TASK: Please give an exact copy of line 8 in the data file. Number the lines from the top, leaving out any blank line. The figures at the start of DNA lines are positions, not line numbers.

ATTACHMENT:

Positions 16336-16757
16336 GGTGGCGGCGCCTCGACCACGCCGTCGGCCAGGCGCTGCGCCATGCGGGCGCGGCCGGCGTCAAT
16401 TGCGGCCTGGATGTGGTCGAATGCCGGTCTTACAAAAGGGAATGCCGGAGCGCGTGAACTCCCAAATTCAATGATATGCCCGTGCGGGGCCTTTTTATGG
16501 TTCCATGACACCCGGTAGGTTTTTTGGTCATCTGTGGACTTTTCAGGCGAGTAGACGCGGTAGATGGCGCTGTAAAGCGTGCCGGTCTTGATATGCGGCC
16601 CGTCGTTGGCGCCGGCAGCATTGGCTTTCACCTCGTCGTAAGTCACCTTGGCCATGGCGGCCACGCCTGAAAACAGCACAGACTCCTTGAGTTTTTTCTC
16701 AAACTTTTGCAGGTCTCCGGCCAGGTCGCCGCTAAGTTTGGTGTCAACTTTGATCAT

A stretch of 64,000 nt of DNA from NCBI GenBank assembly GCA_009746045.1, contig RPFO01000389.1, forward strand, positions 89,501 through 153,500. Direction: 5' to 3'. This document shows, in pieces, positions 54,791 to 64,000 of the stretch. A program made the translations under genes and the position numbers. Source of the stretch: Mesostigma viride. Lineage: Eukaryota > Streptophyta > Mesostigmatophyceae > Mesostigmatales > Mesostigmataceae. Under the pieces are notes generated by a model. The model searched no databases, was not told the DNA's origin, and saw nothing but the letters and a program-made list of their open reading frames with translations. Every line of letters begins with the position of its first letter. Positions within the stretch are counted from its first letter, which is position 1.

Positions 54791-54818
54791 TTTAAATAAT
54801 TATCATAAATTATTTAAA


Positions 54791-54818